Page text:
“In fact, the book was born almost by chance”, the scholar explains, “while I was watching a Czech TV documentary, dedicated to the countries that contributed to the Czechoslovak independence of 1918. The role of the United States President Woodrow Wilson was highlighted much, as was the France of Georges Clemenceau, but no word on Italy. I felt annoyed, but it also made me reflect on how often our country is unable to value its own merits, losing and continuing to miss historical occasions”.
How did the heated and decisive months of 1918 really go?
“Firstly, we must clarify that it was precisely the war effort of Italy that accelerated the end of the conflict, which all observers predicted to be in the spring of 1919. The Italian army at the end of October 1918 anticipated the offensive, causing the collapse of Austro-Hungarian forces, which retreated disorderly towards the Alps and pushing Vienna to begin preparations for the armistice request. The birth of the Danubian states, on the ashes of the Austro-Hungarian Empire, was favored precisely by that climate of absolute confusion. But Italy, as often is the case, could not lead the game”.
The fact remains that the three protagonists were Tomáš Garrigue Masaryk, Milan Rastislav Štefánik and Edvard Beneš.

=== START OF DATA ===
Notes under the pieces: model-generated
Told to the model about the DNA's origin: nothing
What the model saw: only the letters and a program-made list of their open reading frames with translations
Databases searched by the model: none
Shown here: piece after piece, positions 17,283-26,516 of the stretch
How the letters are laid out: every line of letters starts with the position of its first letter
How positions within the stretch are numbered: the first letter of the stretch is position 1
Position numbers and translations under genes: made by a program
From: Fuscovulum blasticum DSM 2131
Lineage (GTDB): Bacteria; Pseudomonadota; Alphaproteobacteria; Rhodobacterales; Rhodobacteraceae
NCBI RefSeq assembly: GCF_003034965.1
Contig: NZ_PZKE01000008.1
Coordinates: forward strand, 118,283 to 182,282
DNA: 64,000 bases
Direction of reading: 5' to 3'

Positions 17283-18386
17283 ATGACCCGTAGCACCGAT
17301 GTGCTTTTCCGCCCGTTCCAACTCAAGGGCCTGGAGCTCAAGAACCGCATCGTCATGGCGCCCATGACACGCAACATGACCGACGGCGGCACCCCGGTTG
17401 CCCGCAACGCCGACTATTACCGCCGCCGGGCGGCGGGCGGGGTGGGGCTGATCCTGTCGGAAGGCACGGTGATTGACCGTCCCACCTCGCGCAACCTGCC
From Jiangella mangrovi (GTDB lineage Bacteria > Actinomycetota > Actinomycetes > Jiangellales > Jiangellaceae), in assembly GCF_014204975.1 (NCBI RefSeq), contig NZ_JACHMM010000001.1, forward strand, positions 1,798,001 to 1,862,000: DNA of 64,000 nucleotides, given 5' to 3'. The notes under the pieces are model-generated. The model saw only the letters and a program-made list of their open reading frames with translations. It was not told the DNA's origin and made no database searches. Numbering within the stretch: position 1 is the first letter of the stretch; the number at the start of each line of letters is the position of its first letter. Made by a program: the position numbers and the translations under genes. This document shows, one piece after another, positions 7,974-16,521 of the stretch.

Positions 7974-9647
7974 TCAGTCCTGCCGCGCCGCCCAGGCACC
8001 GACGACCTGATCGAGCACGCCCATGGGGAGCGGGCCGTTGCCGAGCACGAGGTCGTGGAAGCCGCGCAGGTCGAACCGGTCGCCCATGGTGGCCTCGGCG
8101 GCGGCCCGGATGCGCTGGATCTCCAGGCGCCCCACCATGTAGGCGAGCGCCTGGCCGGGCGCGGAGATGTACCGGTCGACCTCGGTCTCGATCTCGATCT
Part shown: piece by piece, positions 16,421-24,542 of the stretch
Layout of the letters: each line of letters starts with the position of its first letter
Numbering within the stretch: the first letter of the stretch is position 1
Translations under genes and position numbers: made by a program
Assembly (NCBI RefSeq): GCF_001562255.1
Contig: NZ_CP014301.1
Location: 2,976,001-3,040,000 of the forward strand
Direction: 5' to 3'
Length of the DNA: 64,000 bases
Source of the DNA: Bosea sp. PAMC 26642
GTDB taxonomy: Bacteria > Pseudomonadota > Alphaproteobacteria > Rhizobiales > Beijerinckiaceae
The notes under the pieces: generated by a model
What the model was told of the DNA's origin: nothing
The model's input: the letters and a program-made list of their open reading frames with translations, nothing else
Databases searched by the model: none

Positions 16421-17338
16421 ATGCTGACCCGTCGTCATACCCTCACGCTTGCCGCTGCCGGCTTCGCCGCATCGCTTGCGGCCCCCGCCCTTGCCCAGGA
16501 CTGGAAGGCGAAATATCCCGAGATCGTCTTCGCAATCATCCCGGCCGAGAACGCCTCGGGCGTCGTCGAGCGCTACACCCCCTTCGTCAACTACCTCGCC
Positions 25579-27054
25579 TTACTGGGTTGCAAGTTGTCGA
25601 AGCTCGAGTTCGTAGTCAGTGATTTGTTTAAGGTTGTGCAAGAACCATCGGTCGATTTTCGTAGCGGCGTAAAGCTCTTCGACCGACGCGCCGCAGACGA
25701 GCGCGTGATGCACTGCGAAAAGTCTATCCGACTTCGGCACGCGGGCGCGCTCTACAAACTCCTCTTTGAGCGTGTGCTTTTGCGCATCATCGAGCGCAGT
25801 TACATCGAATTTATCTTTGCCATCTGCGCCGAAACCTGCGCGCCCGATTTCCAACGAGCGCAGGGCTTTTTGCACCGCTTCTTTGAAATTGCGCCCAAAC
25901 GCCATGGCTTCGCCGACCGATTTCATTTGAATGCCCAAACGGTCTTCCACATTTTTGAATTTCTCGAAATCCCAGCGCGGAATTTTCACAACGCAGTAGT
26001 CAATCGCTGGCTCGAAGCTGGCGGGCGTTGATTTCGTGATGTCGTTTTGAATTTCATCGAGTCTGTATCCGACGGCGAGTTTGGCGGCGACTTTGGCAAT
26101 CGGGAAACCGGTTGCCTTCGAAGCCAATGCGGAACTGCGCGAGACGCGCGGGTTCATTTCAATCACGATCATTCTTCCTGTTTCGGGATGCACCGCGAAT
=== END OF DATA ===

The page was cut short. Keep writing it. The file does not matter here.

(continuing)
“There is no doubt! However, it is often forgotten that as early as 1915-16, during the First World War, some important Italian politicians had close relations with the Czech and Slovak exiles, who had escaped from the territory of the Empire. The expatriates, I repeat, had taken refuge first in Geneva, then also in Rome and Milan, as well as in Paris and, much less, in London. In Italy they were well received, subsidized by our secret services, equipped with weapons and offices to organize themselves. It was in Rome where the Italo-Czechoslovak League was born in 1917. It was in Rome where the first newspapers of Czech irredentism were printed; it was again in Italy where they located and trained the patriots to turn them into real soldiers with the establishment of the Czech-Slovak Legion in Italy, and it was again in our capital where the crowded Congress of oppressed peoples was held. That meeting was a real success, which all the European chancelleries had to take into account”.
In short, the Kingdom of Italy decided to marry the Czech and Slovak cause?